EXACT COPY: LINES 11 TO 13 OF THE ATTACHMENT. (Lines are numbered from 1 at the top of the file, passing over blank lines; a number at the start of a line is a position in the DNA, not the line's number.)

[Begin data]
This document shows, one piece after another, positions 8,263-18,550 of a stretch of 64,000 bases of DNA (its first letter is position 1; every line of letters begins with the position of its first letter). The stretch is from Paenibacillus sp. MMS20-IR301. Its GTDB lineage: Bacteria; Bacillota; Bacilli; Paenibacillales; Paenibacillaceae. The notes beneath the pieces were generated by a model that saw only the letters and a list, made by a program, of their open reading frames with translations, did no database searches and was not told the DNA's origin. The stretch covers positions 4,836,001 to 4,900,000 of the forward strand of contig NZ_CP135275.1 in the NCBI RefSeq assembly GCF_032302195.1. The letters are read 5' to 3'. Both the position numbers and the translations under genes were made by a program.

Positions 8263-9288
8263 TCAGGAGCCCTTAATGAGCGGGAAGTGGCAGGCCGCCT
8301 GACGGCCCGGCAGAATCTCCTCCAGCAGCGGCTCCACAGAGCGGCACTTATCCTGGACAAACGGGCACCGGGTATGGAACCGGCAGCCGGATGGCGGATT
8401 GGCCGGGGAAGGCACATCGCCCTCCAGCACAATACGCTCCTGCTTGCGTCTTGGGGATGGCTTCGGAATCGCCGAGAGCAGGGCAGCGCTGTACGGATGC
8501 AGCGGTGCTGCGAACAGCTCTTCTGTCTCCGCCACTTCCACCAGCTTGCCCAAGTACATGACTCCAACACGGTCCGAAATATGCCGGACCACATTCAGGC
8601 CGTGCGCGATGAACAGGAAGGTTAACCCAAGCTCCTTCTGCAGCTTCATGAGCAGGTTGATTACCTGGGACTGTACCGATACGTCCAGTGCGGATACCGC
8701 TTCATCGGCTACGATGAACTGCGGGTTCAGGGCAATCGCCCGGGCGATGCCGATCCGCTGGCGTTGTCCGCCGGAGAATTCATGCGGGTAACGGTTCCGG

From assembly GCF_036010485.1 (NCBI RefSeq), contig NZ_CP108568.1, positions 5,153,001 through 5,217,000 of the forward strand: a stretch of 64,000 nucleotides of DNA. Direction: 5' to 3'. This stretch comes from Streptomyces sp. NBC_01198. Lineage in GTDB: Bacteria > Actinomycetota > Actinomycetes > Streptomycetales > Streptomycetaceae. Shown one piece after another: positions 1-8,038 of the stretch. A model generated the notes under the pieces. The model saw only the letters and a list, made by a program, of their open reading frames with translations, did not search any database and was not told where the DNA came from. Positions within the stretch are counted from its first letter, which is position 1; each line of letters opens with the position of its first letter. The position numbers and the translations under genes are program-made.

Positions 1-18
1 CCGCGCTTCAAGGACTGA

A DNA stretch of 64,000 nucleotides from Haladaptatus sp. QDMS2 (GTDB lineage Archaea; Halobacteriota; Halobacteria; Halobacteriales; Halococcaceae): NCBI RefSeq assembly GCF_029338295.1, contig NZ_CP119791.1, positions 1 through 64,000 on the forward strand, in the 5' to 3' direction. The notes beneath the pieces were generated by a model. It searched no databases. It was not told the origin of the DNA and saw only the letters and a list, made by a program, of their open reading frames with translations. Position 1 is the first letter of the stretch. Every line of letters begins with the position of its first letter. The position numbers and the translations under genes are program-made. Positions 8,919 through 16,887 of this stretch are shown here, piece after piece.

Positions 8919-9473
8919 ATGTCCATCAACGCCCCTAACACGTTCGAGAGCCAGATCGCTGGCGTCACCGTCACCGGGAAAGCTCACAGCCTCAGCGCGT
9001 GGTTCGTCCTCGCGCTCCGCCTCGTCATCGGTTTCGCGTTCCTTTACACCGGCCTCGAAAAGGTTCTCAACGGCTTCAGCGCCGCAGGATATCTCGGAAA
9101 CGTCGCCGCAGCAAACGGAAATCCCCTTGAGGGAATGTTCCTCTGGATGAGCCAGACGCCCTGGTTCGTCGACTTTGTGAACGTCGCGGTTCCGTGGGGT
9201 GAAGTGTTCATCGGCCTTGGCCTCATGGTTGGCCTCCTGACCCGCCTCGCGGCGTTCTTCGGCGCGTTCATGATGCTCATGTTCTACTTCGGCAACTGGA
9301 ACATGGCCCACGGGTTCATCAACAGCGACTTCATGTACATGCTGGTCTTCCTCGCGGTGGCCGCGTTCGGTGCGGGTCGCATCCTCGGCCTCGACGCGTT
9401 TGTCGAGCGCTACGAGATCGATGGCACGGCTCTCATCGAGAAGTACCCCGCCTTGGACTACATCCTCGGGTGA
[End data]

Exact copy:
1 CCGCGCTTCAAGGACTGA

A DNA stretch of 64,000 nucleotides from Haladaptatus sp. QDMS2 (GTDB lineage Archaea; Halobacteriota; Halobacteria; Halobacteriales; Halococcaceae): NCBI RefSeq assembly GCF_029338295.1, contig NZ_CP119791.1, positions 1 through 64,000 on the forward strand, in the 5' to 3' direction. The notes beneath the pieces were generated by a model. It searched no databases. It was not told the origin of the DNA and saw only the letters and a list, made by a program, of their open reading frames with translations. Position 1 is the first letter of the stretch. Every line of letters begins with the position of its first letter. The position numbers and the translations under genes are program-made. Positions 8,919 through 16,887 of this stretch are shown here, piece after piece.

Positions 8919-9473